For Bannon, of course, the trick is never to be taken too seriously. It suits him perfectly to be the object of media obsession but – from time to time – to be dismissed as a fantasist and a scruffy buffoon. It suits him just fine that not too much attention is paid, too often, to the network that connects him to Johnson, Farage, Robinson and so many others.

Who wants the burden of true accountability? How much more fun it is to seek the spotlight intermittently, wreak havoc in this or that country – say, the United Kingdom – and then disappear beneath the surface, until next time.

And the Tories? Bannon will be watching what goes on as the Conservative Party gathers in Manchester with a wry grin. He’ll be everywhere, and nowhere. As Verbal Kint says in The Usual Suspects: “The greatest trick the Devil ever pulled was convincing the world he didn’t exist.”

All photographs Getty Images

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Further reading

Fire and Fury and Siege by Michael Wolff are full of insights into Bannon’s thinking, irreverence and unquenchable ambition.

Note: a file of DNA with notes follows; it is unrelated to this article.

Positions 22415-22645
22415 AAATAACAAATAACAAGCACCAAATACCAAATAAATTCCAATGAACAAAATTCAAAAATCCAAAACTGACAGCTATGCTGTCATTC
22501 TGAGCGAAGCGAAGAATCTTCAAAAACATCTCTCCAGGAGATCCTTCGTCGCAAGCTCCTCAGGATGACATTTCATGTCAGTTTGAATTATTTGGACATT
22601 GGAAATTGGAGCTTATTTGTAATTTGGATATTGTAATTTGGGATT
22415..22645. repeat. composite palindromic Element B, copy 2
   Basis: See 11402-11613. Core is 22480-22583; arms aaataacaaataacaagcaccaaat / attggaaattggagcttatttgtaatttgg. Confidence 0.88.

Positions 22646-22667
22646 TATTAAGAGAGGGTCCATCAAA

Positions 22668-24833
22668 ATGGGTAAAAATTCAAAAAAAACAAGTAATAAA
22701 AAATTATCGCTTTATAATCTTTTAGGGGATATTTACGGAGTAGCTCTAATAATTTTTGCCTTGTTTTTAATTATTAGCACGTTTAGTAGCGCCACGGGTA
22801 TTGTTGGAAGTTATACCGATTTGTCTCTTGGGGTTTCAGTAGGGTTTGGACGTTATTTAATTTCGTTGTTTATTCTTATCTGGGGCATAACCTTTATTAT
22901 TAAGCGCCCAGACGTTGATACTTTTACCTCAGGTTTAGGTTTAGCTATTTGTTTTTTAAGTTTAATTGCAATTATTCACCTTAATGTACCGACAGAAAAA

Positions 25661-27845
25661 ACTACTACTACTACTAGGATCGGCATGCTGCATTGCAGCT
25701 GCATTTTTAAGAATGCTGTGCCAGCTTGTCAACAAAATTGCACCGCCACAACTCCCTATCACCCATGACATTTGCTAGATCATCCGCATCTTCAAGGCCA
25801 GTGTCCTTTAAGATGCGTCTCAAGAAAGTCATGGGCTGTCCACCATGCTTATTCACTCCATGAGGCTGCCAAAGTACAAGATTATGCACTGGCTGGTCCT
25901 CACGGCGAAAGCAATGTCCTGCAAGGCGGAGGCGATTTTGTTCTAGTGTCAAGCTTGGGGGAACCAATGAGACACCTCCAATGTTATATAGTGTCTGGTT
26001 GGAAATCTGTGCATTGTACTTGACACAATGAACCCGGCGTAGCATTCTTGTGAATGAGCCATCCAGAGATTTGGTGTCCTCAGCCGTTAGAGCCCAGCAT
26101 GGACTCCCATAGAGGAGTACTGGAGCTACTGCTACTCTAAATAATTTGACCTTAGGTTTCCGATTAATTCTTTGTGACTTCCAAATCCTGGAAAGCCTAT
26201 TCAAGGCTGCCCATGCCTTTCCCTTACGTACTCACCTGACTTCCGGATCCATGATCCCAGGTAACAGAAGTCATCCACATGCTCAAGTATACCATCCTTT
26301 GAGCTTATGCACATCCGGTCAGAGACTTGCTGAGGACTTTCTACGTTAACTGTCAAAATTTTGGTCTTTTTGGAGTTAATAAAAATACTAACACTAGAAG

Devil’s Bargain: Steve Bannon, Donald Trump and the Storming of the Presidency by Joshua Green is much less vivid than Wolff’s books, but has plenty of useful detail.

Pax Technica: How the Internet of Things May Set us Free or Lock Us Up by Philip N Howard is the best guide to the technological landscape that has launched network politics.

Alt America: the Rise of the Radical Right in the Age of Trump by David Neiwert is the best book so far on the alt Right and full of warnings for British politics in the Johnson era.

The Far Right Today by Cas Mudde is strong on the evolving political landscape and the colonisation of mainstream politics by the populist Right.

The People vs Democracy: Why Our Freedom Is in Danger and How to Save it by Yascha Mounk is the best book in a crowded field on the threat to liberal democracy.

Populocracy: The Tyranny of Authenticity and the Rise of Populism by Catherine FIeschi is excellent on contemporary populism.

The Conservative Party; From Thatcher to Cameron by Tim Bale is a fine history of the party’s recent fortunes – and also a reminder of how radically different Johnson’s methods are to those used even by his immediate predecessors.